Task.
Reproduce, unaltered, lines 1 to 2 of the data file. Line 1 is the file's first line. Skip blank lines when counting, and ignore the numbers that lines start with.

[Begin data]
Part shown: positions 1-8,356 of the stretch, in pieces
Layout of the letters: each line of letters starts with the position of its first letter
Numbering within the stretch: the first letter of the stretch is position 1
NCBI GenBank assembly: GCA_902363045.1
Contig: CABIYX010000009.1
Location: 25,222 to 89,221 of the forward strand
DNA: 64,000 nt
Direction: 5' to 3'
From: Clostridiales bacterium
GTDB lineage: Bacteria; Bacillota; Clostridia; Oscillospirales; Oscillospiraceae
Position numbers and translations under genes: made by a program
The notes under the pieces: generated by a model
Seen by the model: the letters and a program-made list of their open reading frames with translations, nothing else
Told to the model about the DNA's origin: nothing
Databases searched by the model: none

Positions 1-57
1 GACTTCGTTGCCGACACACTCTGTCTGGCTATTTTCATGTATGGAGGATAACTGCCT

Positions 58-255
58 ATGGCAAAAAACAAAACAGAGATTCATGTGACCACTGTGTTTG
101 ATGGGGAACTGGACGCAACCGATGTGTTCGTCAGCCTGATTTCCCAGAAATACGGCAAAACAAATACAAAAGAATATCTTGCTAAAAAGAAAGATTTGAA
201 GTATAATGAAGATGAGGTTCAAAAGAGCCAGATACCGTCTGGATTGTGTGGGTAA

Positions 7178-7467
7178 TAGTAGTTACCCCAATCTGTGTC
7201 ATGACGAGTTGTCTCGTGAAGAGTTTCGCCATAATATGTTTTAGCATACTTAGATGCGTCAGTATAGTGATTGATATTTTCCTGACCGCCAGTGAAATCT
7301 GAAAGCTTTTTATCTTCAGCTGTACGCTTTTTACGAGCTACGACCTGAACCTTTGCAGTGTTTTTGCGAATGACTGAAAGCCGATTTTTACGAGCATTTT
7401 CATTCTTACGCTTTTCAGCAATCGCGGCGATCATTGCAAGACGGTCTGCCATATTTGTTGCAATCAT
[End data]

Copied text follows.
Part shown: positions 1-8,356 of the stretch, in pieces
Layout of the letters: each line of letters starts with the position of its first letter